The Police and Border Guard Aviation Group operates fixed and rotary-wing aircraft for the Police and Border Guard Board. In total, they operate three helicopters and two airplanes. One of the airplanes is equipped for maritime patrol and pollution detection duties.
In 2023, the naval fleet was merged with the Estonian Navy. As a result, the Police and Border Guard Board only operates small vessels.
Police coat of armsEdit
The coat of arms of the police is in the shape of a shield. On a blue background is a silver lion standing on its rear legs, holding a small coat of arms withs paws, which represents readiness to protect public order and the interests of the state. The lion was chosen as a symbol because it represents nobility and courage and because it is also represented on the national coat of arms. The silver color symbolizes nobility and masculinity, while the blue color symbolizes peace and stability. The coat of arms was designed based on historical traditions and the design of the Estonian police badge from 1930s.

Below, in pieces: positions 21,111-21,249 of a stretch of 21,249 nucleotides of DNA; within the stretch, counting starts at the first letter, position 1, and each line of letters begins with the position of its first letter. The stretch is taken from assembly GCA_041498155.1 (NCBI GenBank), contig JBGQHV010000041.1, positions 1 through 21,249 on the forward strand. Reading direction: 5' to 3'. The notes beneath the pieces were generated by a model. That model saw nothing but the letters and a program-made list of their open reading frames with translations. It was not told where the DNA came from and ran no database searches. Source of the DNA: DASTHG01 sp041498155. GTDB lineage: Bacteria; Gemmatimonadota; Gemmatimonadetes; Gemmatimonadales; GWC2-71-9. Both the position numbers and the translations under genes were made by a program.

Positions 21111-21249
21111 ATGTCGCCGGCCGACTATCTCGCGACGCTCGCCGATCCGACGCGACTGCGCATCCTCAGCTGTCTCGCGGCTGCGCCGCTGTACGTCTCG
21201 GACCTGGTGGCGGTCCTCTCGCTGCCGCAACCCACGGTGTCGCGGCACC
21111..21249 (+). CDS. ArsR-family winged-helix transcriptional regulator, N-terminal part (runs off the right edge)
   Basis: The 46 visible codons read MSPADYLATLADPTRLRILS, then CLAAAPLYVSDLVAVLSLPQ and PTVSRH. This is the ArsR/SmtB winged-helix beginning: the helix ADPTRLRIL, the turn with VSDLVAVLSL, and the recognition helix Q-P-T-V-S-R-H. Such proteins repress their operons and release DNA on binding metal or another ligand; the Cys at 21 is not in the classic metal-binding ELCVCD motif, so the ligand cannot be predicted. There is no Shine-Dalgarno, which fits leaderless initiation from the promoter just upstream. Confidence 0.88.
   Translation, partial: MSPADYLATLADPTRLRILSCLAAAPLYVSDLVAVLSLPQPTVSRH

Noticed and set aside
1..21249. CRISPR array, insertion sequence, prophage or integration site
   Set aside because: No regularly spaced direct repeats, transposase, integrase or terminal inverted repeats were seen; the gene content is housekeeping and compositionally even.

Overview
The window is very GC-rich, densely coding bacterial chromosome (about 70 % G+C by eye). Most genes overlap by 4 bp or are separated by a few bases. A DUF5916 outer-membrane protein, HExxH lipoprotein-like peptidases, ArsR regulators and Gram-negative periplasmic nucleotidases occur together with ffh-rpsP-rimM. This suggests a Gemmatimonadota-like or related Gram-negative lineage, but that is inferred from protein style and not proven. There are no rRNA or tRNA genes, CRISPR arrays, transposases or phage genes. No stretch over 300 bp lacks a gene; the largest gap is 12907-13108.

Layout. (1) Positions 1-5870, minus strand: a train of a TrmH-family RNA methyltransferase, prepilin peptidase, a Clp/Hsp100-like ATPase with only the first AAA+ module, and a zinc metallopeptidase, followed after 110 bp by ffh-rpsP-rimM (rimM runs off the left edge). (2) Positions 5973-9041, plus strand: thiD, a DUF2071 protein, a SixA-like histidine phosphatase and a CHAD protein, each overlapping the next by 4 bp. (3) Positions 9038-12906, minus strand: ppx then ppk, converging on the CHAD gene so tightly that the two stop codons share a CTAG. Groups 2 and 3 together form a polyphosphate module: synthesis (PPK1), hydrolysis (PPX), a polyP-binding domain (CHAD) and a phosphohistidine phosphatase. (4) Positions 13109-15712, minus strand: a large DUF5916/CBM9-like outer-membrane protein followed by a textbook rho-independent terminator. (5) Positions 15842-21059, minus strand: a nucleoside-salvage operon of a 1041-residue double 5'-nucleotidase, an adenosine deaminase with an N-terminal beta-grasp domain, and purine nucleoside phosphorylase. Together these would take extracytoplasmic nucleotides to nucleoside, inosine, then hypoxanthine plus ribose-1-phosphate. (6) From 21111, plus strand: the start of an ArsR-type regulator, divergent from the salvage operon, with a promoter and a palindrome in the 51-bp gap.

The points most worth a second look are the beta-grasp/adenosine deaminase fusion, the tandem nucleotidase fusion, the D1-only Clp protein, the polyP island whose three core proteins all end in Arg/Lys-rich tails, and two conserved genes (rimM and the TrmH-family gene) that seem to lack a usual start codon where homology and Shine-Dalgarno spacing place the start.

Border Guard insigniaEdit
The insignia of the Estonian Border Guard was designed by Günther Reindorff for the 10th anniversary of the Border Guard in 1932. It depicts a silver eagle holding a sword in front of a border post. The eagle is called the North Eagle, which originates from the national epic Kalevipoeg, and it symbolizes vigilance, courage and readiness to fight. The border post is stylized in diagonally placed national colors and it holds the national coat of arms at the top. The eagle and border post are surrounded by a wreath of silver oak leaves, which symbolizes unity and manliness. There is a silver ribbon with the date of establishment of the Estonian Border Guard on the lower part of insignia.